successCallback([NSNull(), WrapCpp_to_RN().wrapSayHello() as Any])
    }}

b. Exporter une fonction wrap dans un fichier Swift vers React Native

Créez un fichier Objective C pour exporter la classe Swift et sa fonction à l'aide deCallback

#import <React/RCTBridgeModule.h>
#import <Foundation/Foundation.h>
#import "UIKit/UIKit.h"
@interface RCT_EXTERN_MODULE(SendCpp_to_RN, NSObject)RCT_EXTERN_METHOD(fromCpp:(RCTResponseSenderBlock)successCallback)@end

c. Connectez Swift à React Native, ouvrez le NativeModules-Bridging-Header.h fichier

#import <React/RCTBridgeModule.h>#import <React/RCTViewManager.h>#import "WrapCpp_to_RN.h"

6. Travailler du côté React Native

Appelez la classe Swift et ses fonctions

import React from 'react';
import {StyleSheet, Text, View, NativeModules, Button} from 'react-native';const App = () => {
  const onPress = () => {
    const {SendCpp_to_RN} = NativeModules;
    SendCpp_to_RN.fromCpp((_err, res) => console.log(res));
  };
  return (
    <View style={styles.container}>
      <Text> Practice !</Text>
      <Button title="C++ to React Native" color="#841584" onPress={onPress} />
    </View>
  );
};
const styles = StyleSheet.create({
  container: {
    flex: 1,
    justifyContent: 'center',
    alignItems: 'center',
  },
});
export default App;

Et nous avons terminé, il suffit de lancer l'application

react-native run-ios

Ou cliquez simplement sur le bouton "exécuter" sur Xcode et voyez ce que nous avons fait.

J'espère que mon article vous sera utile, merci pour le temps de lecture.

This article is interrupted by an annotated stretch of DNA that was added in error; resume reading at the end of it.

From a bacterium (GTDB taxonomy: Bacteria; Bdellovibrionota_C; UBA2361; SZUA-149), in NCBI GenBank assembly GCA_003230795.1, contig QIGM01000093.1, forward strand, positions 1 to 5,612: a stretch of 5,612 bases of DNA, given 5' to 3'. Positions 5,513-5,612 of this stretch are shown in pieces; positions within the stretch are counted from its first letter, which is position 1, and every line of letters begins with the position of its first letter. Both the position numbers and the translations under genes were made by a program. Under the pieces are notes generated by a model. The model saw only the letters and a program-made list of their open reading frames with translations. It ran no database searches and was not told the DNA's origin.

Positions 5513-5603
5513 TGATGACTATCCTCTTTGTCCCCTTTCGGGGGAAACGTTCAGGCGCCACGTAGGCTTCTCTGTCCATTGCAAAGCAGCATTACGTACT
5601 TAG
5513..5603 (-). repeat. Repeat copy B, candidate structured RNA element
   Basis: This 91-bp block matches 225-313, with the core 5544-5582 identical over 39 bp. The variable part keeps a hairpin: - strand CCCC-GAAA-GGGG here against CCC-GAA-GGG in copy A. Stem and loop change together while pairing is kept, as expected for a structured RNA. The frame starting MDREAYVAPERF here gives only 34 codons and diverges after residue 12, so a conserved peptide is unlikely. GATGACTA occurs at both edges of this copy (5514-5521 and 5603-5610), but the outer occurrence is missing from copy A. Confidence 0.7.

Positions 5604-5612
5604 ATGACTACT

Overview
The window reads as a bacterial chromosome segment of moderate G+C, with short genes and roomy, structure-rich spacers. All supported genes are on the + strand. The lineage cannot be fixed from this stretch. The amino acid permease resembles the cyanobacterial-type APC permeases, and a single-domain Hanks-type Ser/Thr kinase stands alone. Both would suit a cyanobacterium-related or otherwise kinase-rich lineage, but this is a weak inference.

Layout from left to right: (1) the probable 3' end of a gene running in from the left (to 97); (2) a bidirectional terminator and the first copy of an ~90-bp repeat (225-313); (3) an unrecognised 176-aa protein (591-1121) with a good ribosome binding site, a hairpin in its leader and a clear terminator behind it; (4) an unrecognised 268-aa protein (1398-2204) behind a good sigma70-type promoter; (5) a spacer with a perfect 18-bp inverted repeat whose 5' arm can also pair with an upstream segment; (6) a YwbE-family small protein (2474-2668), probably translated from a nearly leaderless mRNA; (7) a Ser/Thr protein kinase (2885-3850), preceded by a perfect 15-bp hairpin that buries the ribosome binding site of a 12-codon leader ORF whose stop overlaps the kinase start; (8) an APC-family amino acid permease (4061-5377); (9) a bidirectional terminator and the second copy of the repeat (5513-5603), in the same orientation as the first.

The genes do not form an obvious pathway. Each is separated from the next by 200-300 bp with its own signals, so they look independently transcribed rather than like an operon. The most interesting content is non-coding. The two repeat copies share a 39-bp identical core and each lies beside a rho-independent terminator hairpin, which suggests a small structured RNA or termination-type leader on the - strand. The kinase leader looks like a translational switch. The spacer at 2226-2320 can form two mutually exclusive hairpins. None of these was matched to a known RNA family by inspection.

Source : https://betterprogramming.pub/native-modules-export-c-function-to-react-native-for-beginners-77e89934b210

#cpp #cplusplus #react 

Hoang  Ha

Hoang Ha

1656981000

Cách Xuất Một Hàm Từ C ++ Sang React Native

Hôm nay, tôi tiếp tục chia sẻ kinh nghiệm của mình với Native Module và C ++.

Vì chúng ta sẽ thấy rất nhiều thư viện C / C ++ viết cho nền tảng di động, chúng ta cần triển khai chúng cho ứng dụng iOS hoặc React Native của mình. Đó là lý do mình muốn viết một bài hướng dẫn cách export một hàm từ C ++ sang React Native dễ hiểu và tiết kiệm thời gian cho người mới bắt đầu. Tôi sẽ bắt đầu với một ứng dụng gốc phản ứng mới

1. Tạo một ứng dụng gốc phản ứng mới, mở thiết bị đầu cuối của bạn và chạy

npx react-native init NativeModules

2. Mở Xcode và điều hướng đến NativeModules / ios / NativeModule.xcworkspace

3. Làm việc trên C ++

Tạo một tệp C ++ mới và đặt tên cho nóCpp_to_RN.cpp

Khi chúng tôi tạo tệp C ++ mới, Xcode sẽ tạo tệp tiêu đề Cpp_to_RN.hpp cho chúng tôi

Đầu tiên, mở tệp Cpp_to_RN.hpp“” và tạo một lớp bao gồm một hàm không có phần thân.

#ifndef Cpp_to_RN_hpp
#define Cpp_to_RN_hpp#include <stdio.h>
#include <string>class Cpp_to_RN {
public:
    std::string sayHello();
};#endif /* Cpp_to_RN_hpp */

Sau đó, mở Cpp_to_RN.cpptệp và viết một hàm đơn giản “ sayHello()

#include "Cpp_to_RN.hpp"
std::string Cpp_to_RN::sayHello(){
    return "Hello from CPP";
}

4. Thao tác trên Wrapping C ++ file.

Để bọc các tệp C ++ và xuất chúng sang phía IOS (nhanh chóng)

một. Tạo một tệp Objective C và đặt tên cho nóCpp_to_RN.m

Đổi tên Cpp_to_RN.m thành Cpp_to_RN.mm

b. Mở WrapCpp_to_RN.mm tệp và viết nội dung phần nội dung sẽ bọc hàm sayHellotừ tệp C ++.